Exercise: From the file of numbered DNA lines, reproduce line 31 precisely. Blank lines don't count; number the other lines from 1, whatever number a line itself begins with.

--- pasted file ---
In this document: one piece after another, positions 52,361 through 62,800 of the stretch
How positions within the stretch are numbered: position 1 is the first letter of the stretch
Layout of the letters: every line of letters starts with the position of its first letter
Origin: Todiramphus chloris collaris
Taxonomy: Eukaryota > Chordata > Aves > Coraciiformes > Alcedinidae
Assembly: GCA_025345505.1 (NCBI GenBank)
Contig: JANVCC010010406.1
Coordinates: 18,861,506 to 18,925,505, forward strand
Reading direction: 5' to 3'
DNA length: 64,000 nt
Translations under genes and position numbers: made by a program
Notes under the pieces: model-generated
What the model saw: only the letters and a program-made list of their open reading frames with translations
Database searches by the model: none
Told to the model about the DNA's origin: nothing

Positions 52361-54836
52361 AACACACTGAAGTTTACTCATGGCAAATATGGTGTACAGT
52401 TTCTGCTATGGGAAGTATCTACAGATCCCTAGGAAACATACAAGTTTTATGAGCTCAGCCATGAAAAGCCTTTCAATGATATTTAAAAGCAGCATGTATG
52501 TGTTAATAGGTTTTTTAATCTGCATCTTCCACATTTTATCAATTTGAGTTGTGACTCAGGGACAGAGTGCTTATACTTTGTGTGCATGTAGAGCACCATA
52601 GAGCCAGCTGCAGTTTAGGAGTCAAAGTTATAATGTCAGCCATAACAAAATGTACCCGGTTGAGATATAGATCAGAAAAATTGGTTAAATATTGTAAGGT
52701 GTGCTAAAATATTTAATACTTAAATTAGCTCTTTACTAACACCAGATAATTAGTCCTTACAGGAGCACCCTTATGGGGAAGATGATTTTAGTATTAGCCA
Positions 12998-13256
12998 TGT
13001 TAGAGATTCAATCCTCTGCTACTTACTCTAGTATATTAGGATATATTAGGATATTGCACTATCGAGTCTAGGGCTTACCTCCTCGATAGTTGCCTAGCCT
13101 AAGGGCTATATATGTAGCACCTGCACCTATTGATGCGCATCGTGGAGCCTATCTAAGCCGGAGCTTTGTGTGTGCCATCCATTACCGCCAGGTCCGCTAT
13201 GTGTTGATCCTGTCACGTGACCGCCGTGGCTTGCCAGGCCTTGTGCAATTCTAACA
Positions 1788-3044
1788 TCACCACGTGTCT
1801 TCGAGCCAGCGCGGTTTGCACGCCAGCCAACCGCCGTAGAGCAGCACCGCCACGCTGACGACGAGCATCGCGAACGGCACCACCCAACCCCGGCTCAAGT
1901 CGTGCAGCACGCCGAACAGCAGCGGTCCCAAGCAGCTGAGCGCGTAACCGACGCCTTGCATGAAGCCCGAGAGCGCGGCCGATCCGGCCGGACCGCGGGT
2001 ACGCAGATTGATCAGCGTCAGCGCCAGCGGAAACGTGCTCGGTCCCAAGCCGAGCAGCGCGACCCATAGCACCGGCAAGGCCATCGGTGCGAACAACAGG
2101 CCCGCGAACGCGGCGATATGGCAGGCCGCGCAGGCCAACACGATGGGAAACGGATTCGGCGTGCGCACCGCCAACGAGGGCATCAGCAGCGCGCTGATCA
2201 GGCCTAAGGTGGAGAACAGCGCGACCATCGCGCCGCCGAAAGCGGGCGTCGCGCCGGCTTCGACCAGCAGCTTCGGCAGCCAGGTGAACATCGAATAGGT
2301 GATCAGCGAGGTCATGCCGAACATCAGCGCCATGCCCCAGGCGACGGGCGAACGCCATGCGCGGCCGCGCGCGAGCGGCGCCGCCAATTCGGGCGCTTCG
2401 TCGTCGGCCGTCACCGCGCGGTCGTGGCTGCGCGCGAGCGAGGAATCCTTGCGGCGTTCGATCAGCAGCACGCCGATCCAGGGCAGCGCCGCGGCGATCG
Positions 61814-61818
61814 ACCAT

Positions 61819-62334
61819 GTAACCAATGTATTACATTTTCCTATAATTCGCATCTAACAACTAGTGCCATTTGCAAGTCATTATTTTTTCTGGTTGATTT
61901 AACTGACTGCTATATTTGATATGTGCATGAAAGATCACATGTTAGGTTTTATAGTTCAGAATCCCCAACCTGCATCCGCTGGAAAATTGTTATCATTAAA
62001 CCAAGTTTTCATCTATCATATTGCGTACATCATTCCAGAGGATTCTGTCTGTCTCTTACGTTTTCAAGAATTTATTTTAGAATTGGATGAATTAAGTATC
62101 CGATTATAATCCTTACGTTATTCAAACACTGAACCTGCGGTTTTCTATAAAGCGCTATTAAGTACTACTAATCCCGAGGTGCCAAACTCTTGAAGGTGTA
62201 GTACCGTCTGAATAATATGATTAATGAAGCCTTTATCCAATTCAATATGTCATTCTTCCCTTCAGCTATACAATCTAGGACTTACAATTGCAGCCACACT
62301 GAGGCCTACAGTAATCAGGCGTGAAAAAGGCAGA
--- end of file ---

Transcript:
2001 ACGCAGATTGATCAGCGTCAGCGCCAGCGGAAACGTGCTCGGTCCCAAGCCGAGCAGCGCGACCCATAGCACCGGCAAGGCCATCGGTGCGAACAACAGG